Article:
Braving a heavy downpour, hundreds of farmers spent a full day planting 20,000 acacia seedlings on a barren hillside outside the town of Buee in southern Ethiopia last year.
They were responding to a call last July from Prime Minister Abiy Ahmed, who wanted his countrymen to plant 200 million trees in a single day, shattering the world record.
But while the farmers had “great expectations”, they say that nearly a year later — as Ethiopia gears up to celebrate World Environment Day on Friday — the results in Buee are a disappointment.
Rainfall immediately washed away more than one-third of the seedlings, and those that remain have struggled to grow out of hastily-dug holes filled with poor soil, said Ewnatu Kornen, a local environment official.
The farmers’ ordeal points to the potential pitfalls of mass-planting drives, which are central to Abiy’s “Green Legacy” campaign to promote ecotourism and transform Ethiopia into an environmentally-friendly economy.
Some 353 million seedlings — 153 million more than the initial goal — went into the ground nationwide during last year’s daylong mass-planting, according to official figures.That’s a mere fraction of the four billion trees reportedly planted during the entire 2019 rainy season, which in Ethiopia runs from June to September.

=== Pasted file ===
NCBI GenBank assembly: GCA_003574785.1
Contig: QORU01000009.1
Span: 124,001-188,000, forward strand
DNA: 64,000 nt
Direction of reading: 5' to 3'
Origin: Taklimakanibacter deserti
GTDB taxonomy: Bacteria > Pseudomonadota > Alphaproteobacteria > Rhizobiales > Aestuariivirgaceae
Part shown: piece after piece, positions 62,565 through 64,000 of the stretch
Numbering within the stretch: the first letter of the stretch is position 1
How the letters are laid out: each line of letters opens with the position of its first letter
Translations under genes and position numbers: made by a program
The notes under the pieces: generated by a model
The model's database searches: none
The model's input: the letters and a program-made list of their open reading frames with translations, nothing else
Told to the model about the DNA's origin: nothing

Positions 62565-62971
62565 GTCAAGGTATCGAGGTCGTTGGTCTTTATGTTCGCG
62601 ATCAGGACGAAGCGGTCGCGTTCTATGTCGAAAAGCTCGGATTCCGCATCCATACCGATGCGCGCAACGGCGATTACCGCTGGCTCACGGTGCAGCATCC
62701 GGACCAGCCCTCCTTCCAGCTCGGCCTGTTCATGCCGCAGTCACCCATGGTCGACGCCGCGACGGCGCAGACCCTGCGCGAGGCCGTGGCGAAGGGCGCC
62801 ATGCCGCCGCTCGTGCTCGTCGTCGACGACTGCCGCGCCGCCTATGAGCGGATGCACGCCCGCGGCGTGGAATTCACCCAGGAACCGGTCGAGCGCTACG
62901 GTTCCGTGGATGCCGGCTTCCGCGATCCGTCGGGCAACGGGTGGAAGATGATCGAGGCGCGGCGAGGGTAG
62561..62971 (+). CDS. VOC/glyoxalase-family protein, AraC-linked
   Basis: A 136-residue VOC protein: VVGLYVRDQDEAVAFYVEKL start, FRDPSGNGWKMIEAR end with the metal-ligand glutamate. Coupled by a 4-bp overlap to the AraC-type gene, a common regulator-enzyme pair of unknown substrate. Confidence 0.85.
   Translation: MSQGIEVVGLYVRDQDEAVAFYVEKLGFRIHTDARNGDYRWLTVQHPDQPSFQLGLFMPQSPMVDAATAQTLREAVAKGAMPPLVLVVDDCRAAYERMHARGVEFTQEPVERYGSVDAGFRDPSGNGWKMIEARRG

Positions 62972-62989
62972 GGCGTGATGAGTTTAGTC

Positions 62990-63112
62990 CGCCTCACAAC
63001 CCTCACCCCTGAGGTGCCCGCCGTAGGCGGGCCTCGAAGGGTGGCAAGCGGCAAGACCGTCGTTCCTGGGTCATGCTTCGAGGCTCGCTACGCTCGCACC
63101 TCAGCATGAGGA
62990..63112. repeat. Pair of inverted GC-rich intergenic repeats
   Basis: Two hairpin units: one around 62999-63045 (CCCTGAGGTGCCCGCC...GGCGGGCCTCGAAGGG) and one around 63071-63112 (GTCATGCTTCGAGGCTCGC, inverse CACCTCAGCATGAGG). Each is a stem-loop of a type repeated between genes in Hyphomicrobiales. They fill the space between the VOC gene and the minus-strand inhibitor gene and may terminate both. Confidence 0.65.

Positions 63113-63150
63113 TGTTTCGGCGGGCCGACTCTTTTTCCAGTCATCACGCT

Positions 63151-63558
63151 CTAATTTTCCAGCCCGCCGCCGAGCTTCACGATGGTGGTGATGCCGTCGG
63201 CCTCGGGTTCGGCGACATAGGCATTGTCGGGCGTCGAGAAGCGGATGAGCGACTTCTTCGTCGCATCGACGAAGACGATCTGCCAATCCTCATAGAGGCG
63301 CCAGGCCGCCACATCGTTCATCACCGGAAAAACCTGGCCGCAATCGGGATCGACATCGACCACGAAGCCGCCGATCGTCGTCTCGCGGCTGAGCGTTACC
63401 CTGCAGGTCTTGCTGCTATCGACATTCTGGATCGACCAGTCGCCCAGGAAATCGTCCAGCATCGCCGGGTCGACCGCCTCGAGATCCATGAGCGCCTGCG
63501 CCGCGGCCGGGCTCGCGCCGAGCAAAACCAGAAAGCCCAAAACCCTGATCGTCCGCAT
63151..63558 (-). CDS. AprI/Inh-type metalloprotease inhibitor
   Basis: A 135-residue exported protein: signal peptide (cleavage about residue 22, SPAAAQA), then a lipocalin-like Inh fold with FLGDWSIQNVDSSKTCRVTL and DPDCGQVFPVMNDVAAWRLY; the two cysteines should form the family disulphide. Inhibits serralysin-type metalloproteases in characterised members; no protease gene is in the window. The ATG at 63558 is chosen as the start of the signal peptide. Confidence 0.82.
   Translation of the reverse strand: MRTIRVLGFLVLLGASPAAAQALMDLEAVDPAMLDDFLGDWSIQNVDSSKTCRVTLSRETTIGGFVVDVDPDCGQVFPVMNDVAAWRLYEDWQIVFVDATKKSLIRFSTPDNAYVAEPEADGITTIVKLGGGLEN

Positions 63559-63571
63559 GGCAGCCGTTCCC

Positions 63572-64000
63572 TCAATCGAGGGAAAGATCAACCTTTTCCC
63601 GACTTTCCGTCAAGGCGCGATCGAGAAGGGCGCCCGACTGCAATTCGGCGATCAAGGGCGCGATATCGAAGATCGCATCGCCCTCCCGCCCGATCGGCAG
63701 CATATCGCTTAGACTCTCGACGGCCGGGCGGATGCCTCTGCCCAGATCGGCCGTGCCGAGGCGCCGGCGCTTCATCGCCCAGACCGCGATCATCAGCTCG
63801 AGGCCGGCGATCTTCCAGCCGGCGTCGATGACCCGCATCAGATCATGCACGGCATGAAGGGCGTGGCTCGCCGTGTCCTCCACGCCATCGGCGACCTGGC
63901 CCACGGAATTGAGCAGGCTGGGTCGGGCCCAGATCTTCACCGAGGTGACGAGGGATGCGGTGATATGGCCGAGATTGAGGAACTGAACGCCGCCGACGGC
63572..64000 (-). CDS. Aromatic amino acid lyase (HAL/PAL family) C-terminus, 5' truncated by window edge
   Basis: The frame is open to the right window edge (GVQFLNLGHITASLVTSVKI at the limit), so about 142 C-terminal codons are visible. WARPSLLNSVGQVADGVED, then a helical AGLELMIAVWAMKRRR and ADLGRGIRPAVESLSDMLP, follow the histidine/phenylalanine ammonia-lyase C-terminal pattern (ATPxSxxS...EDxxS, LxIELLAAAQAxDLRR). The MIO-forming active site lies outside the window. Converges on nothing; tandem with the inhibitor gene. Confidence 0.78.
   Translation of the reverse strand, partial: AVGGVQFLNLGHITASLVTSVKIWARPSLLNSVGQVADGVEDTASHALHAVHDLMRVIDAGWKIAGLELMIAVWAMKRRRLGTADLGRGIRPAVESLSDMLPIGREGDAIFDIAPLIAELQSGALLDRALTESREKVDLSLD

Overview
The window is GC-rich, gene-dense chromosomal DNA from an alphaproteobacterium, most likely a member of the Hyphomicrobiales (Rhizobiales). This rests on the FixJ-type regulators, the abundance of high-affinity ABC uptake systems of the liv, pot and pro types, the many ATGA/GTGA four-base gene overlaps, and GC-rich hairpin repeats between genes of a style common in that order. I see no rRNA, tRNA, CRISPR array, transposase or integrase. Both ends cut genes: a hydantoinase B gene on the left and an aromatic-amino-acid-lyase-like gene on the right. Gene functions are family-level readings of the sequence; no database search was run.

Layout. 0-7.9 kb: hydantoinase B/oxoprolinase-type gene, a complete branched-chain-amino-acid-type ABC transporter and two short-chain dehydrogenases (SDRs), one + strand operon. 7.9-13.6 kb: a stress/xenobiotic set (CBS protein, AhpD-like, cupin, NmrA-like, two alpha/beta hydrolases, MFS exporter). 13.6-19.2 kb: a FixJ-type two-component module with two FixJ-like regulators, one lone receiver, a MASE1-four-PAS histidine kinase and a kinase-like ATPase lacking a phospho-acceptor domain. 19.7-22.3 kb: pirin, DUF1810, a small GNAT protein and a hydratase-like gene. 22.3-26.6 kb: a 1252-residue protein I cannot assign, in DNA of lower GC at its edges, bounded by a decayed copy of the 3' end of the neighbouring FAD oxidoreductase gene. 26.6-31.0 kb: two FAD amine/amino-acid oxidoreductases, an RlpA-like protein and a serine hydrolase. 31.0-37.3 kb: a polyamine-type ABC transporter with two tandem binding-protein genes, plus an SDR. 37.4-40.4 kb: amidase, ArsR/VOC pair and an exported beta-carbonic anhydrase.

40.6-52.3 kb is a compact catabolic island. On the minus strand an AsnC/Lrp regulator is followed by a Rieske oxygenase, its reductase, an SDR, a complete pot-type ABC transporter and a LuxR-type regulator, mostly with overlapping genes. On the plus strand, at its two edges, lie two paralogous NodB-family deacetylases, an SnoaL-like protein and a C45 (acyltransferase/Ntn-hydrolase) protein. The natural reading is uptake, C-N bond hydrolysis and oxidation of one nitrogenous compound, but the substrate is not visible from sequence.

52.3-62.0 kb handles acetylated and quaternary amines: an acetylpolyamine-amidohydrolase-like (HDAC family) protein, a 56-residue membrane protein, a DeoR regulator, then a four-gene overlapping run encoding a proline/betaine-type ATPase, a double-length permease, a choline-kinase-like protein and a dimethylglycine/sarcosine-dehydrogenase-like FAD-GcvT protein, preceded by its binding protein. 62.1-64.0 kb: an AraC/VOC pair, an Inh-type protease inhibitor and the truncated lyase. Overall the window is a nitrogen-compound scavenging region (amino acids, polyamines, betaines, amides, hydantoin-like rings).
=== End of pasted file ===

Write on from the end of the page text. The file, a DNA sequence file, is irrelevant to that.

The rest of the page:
This year’s mass-planting has yet to be scheduled, but Abiy has declared Friday to be the launch of a push for five billion new trees to be planted this rainy season.
Outside Ethiopia, debate has swirled over the credibility of these eye-popping figures.
Yet local experts say there are more important questions: Has the planting been properly organised, and has there been enough follow-up to keep the trees alive?
“It’s not really about the numbers,” said Negash Teklu, head of a group of NGOs known as the Population Health & Environment Ethiopia Consortium.
“It’s about the effectiveness of the tree-planting scheme.”
Belaynesh Zewdie, a forestry expert with the UN Development Programme in Buee, has seen firsthand how projects that lack community buy-in can go awry.
In the late 1980s, under the communist Derg regime, she was involved in a scheme to plant one million acacia trees in the northern Amhara region.
But the scheme was top-down and “forced”, she recalls, and once the regime fell in 1991 angry residents cleared the trees to plough the land. —AFP